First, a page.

CU System briefs (11/02/2010)

 Permanent link
* MINNEAPOLIS (11/3/10)--A former credit union employee pleaded guilty to one count of mail fraud in U.S. District Court for a scheme that netted $388,000 worth of parts from a computer parts manufacturer. Phillip Adrian Webb, formerly manager of network services for Postal CU, admitted in a plea agreement that he wrongly notified Cisco Systems Inc. that Postal CU had received defective parts so Cisco would send replacements (Targeted News Service Nov. 1). Webb would then sell the replacement parts online and keep the proceeds, while purchasing low-cost secondhand parts to return to Cisco. From June 1, 2007, through Oct. 11, 2009, Webb returned 55 parts to Cisco, but only 13 of those parts actually contained flaws, while the rest were secondhand replacements … * LANCASTER, Pa. (11/3/10)--Mennonite Financial FCU has changed its name to Everence FCU. The “Everence” name will provide a common identity for both the $119 million asset credit union and Mennonite Mutual Aid (MMA), Goshen, Ind. A joint press release from MMA and the credit union stated that sharing the name “Everence” will bring together entities that share a common mission of helping people integrate their faith and finances, including Everence Financial Advisers. The credit union was founded in 1945 by the Mennonite Church and stated that it intends to maintain its close relationship with the church … * ONTARIO, Calif. (11/3/10)--Two marketing campaigns produced by the California and Nevada Credit Union Leagues won honors at the Association of Marketing and Communication Professionals’ 2010 MarCom Awards. The leagues’ Communications and Marketing Department received a Gold Award for its 2010 annual meeting and convention campaign, according to a press release from the leagues. An honorable mention was awarded to the leagues’ “1-2 Punch” campaign, which aimed to increase participation in the leagues’ payroll deduction program and its grassroots advocacy website, Connect for the Cause … * OKLAHOMA CITY, Okla. (11/3/10)--The WEOKIE Credit Union Foundation announced that it has awarded more than $327,000 to worthy causes since it was launched in 2006. The foundation promotes WEOKIE CU’s commitment to both social responsibility and educating the community to make sound financial choices. Foundation giving includes donations of more than $205,000 to other 501(c)(3) charities plus scholarships for more than $122,500 to high school seniors. Financial education is provided through the “MoneyTalks” financial education program for students in grades 2 through 12 …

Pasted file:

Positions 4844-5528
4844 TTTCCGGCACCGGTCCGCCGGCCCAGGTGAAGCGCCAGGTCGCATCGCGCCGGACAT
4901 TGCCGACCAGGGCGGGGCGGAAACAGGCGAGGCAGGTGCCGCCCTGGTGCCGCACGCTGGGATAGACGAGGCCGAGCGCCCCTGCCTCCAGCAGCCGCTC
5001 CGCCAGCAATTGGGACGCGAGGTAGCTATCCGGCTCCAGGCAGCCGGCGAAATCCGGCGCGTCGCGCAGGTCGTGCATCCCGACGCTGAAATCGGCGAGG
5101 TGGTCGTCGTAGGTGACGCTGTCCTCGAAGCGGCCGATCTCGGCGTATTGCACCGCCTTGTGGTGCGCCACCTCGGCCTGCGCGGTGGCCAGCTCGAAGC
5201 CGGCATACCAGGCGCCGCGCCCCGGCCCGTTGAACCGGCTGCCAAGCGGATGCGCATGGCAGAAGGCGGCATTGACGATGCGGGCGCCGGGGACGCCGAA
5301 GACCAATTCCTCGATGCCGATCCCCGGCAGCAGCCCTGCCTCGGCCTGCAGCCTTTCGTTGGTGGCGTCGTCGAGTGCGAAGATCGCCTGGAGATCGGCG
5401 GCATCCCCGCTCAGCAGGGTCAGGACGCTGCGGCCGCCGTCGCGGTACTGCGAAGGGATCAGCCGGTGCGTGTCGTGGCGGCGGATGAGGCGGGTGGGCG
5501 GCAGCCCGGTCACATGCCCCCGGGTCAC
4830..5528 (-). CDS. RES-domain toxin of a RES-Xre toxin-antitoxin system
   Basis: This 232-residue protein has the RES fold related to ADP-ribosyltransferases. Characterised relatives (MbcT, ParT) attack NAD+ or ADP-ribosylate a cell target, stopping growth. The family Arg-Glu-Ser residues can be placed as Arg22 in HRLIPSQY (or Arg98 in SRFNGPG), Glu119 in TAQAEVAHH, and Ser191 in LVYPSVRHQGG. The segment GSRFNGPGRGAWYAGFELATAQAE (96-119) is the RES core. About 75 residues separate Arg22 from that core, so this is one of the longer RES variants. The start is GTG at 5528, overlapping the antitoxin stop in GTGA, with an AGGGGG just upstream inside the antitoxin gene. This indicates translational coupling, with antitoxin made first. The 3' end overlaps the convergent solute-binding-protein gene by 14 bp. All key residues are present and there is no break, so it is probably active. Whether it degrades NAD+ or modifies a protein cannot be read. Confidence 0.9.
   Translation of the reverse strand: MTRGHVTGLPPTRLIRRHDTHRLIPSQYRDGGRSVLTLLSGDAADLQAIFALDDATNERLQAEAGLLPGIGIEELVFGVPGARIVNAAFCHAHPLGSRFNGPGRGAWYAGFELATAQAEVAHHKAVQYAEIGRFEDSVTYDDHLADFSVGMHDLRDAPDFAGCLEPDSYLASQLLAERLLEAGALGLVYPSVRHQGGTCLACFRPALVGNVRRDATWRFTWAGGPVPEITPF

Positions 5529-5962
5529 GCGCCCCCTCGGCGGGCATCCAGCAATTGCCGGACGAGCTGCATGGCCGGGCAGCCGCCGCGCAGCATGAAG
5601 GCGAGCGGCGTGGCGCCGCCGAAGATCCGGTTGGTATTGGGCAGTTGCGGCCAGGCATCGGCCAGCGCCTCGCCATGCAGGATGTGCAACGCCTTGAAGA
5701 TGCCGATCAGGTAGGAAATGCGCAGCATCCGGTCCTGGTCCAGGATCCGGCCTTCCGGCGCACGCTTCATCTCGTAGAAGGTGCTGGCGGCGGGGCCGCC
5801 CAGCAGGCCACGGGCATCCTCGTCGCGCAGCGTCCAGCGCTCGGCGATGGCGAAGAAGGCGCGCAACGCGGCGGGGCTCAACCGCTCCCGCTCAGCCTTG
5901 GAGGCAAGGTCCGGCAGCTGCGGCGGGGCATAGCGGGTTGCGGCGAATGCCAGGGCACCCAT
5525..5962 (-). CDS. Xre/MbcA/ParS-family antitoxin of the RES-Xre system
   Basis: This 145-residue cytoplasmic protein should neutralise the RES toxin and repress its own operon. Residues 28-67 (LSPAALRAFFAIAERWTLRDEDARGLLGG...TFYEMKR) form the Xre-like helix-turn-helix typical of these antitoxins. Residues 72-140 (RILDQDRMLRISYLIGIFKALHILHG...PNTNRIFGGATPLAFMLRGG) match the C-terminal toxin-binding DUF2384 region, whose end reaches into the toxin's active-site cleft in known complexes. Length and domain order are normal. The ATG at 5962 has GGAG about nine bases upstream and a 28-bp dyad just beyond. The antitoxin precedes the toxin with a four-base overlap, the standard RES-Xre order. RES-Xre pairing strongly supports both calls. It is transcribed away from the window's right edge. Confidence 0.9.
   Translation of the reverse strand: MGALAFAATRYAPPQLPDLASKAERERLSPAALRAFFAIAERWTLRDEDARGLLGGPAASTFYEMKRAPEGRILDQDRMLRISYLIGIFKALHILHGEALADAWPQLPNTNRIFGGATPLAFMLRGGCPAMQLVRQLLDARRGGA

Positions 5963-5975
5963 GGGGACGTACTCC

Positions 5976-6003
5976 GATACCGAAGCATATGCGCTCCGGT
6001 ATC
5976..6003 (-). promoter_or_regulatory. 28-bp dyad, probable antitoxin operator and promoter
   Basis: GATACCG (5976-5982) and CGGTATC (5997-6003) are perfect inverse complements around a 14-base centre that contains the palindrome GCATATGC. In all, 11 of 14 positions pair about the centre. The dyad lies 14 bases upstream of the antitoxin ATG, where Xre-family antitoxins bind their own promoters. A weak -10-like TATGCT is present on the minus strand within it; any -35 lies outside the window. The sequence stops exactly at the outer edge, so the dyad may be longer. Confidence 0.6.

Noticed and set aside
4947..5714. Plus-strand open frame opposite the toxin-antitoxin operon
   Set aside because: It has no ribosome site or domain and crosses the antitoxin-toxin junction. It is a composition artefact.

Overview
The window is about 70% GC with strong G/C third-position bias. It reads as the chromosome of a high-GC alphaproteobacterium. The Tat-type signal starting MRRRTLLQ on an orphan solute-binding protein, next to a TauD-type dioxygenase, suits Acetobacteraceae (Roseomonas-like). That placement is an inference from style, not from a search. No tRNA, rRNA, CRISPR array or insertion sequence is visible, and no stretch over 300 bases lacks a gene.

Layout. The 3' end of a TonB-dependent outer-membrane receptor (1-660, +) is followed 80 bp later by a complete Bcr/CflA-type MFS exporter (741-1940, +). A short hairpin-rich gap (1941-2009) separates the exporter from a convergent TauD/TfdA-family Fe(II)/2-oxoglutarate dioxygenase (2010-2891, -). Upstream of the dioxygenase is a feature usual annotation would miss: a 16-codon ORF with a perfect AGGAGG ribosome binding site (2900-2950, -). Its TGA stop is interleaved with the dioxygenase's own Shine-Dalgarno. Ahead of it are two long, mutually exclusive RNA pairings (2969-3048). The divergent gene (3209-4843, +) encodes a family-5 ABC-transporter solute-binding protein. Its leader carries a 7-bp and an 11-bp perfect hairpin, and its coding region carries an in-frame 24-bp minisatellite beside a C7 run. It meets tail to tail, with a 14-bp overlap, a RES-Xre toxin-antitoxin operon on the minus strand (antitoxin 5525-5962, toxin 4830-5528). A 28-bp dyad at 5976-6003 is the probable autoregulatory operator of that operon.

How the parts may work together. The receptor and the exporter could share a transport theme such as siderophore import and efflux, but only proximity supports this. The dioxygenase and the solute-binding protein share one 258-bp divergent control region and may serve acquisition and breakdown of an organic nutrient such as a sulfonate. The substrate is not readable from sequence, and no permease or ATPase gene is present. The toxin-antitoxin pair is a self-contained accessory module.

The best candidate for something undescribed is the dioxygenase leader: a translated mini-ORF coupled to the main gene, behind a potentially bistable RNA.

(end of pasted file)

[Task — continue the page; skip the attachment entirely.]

Kansas City man charged in 7.2M fraud

 Permanent link
KANSAS CITY, Mo. (11/3/10)--A Kansas City man was charged in federal court Oct. 27 for his role in a $7.2 million securities fraud scheme that victimized thousands of U.S. investors nationwide. Isreal Owen Hawkins was charged in a two-count criminal complaint filed in the U.S. District Court in Kansas City, Mo., according to the U.S. Department of Justices’ Attorney’s office for the Western District of Missouri (US Fed News Oct. 28). “A federal criminal complaint alleges that Petro America was an empty facade of a business run by deception and false promises,” Beth Phillips, U.S. Attorney for the Western District of Missouri, said in press release. “Petro’s founder is charged with defrauding unwary investors by selling them worthless stock in order to support his lavish lifestyle.” Hawkins is the president/CEO of Petro America Corp. A related civil forfeiture was filed against Petro America Oct. 22. The criminal complaint charges Hawkins with securities fraud and with structuring financial transactions to evade federal reporting requirements. Hawkins founded Petro America, which bills itself as a holding company for crude oil and gold mines--among other claimed assets--in 2007, said US Fed News. According to the affidavit, Hawkins and an unidentified co-conspirator visited Mazuma CU in Kansas City, Kan., several times each week. Sometimes they made large deposits of multiple checks into the company’s bank account. On most visits, they withdrew $7,500 to $9,800--often on consecutive days. In this manner, Hawkins obtained at least $537,515 in cash from Petro’s account at Mazuma. The affidavit also alleges that Hawkins structured currency withdrawals out of Petro America accounts at Bank of America and U.S. Bank.

Multiple factors lead to decline in CU lending

 Permanent link
MADISON, Wis. (11/3/10)--For the sixth month this year, credit union lending declined slightly with many factors coming into play, according to a Credit Union National Association (CUNA) economist’s analysis of CUNA’s monthly review of credit unions for September. “Only two loan categories recorded rising balances: used-auto loans and fixed-rate first mortgages,” Steve Rick, CUNA senior economist, told News Now.
Click to view larger image Click for larger view
Credit union loans outstanding decreased 0.1% during September, compared with an increase of 0.3% during August. Fixed-rate mortgages led loan growth, rising 1.2%, followed by used-auto loans, which went up 0.8%. Adjustable-rate mortgages declined 0.1%, followed by unsecured personal loans (0.2%) and home equity loans (0.3%). Credit card loans and new-auto loans dropped 0.6% and 1%, respectively. Credit union loans in September totaled $582.2 billion, compared with $589.8 billion in September 2009. “The Federal Reserve recently reported similar loan behavior for all consumer credit providers,” Rick said. “For the year ending August 2010, consumer credit loan balances declined 3.1%. In the month of August, consumer credit outstanding fell $3.3 billion. Falling revolving-credit balances outweighed slightly rising non-revolving credit. “Multiple factors are responsible for the decline: tighter lending standards, low consumer confidence leading to weaker consumer loan demand, households’ desire to deleverage their balance sheet, and banks charging off/writing down loans and credit card defaults,” he continued. “We expect credit union loan balances to fall more than 1.5% in 2010, and increase 4% in 2011,” Rick added.